[ Early Ireland ]
 [ The Anglo-Norman period ]
 [ Early Tudor period ]
 [ The Reformation ]
 [ Fitzgerald & O'Neill wars ]
 [ Early Stuart kings ]
 [ Cromwellian Settlement ]
 [ Williamite war and the  Protestant ascendancy ]
 [ Revolutionary influences ]
 [ The Union ]
 [ Home Rule crisis & WW I ]
 [ Irish Revolution ]
 [ Partition of Ireland ]
 [ Irish civil war ]
 [ Cosgrave government ]
 [ De Valera period ]
 [ Éire ]
 [ Republic of Ireland ]
 [ Bloody Sunday ]
History of Ireland
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[ Chapter 12 ] - [ Irish Revolution ]

The Easter Rising was an uprising in Dublin on Easter Monday, April 24, 1916, organised by the Irish Republican Brotherhood and manned with troops from the Irish Volunteers and the Irish Citizen Army militia groups. The rising was doomed to failure, in part because of limited support from the Irish people. The subsequent execution of 15 leaders, however, and the threat of forced conscription in Ireland in 1918 during the final stages of World War I, set the stage for Sinn Féin to replace the Irish Parliamentary Party as the dominant political party in Ireland.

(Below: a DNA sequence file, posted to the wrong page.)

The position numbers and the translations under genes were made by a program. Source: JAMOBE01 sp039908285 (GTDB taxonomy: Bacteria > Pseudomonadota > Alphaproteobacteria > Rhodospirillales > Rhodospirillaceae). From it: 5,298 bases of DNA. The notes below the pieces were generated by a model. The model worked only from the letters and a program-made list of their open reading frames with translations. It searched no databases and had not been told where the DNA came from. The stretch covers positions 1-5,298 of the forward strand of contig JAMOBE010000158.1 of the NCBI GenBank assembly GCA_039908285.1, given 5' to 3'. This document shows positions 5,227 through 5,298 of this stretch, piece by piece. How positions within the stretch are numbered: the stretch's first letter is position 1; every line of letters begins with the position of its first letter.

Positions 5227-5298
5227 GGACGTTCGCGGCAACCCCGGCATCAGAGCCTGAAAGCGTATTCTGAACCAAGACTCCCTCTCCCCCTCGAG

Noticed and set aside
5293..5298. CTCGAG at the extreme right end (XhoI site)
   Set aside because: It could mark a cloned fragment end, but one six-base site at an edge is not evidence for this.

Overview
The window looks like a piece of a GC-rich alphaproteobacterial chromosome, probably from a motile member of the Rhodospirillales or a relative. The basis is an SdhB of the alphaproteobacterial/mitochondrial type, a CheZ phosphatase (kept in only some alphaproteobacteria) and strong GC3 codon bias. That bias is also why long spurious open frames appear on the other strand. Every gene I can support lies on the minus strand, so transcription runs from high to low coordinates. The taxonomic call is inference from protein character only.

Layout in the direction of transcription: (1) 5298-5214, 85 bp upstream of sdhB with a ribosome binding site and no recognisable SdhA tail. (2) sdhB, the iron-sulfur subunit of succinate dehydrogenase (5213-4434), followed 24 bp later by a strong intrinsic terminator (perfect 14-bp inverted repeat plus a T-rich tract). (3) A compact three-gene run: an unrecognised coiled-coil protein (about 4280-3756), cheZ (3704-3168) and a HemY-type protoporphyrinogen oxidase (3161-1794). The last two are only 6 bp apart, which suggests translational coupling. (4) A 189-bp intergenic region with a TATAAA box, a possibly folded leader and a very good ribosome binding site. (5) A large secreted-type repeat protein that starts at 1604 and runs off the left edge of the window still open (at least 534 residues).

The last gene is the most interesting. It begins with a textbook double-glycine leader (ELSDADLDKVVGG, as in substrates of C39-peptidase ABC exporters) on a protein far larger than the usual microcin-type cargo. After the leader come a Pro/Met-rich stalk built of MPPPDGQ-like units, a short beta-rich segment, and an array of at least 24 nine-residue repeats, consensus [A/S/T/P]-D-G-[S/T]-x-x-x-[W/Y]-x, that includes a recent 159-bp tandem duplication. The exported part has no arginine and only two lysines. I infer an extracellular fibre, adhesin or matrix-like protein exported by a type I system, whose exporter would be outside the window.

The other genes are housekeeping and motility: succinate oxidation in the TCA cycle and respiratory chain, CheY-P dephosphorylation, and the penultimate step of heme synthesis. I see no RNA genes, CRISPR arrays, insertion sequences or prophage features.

Founded in 1905 by Arthur Griffith and Bulmer Hobson, Sinn Féin called for Ireland to become a republic independent of the United Kingdom, and for an end to the partition movement among Protestants in the north. In the general election in November 1918, Sinn Féin candidates won 73 of the 105 seats allotted to Ireland in the United Kingdom parliament.

In January 1919 the elected Sinn Féin members abstained from the British parliament and instead convened a national assembly in Dublin, called Dáil Éireann.

They proclaimed Ireland's independence and formed a government, with Eamon De Valera, the only surviving commandant of the 1916 rising, later elected president. There followed guerrilla attacks by the Irish Volunteers, reorganised by Michael Collins and increasingly called the Irish Republican Army (IRA), on government forces throughout the year, escalating in early 1920 with an ambitious raid on a police barracks in Carraigtwohill, County Cork.

The British government responded by deploying two new forces, the Black and Tans and the Auxiliaries, to reinforce the Royal Irish Constabulary (RUC). The events of November 21, 1920, known as Bloody Sunday, when 13 men who were mostly British intelligence agents were killed by IRA activists, and Auxiliaries later opened fire on a crowd at a Gaelic football match in Dublin killing 12 people, marked another sharp escalation in the levels of violence and reprisals.

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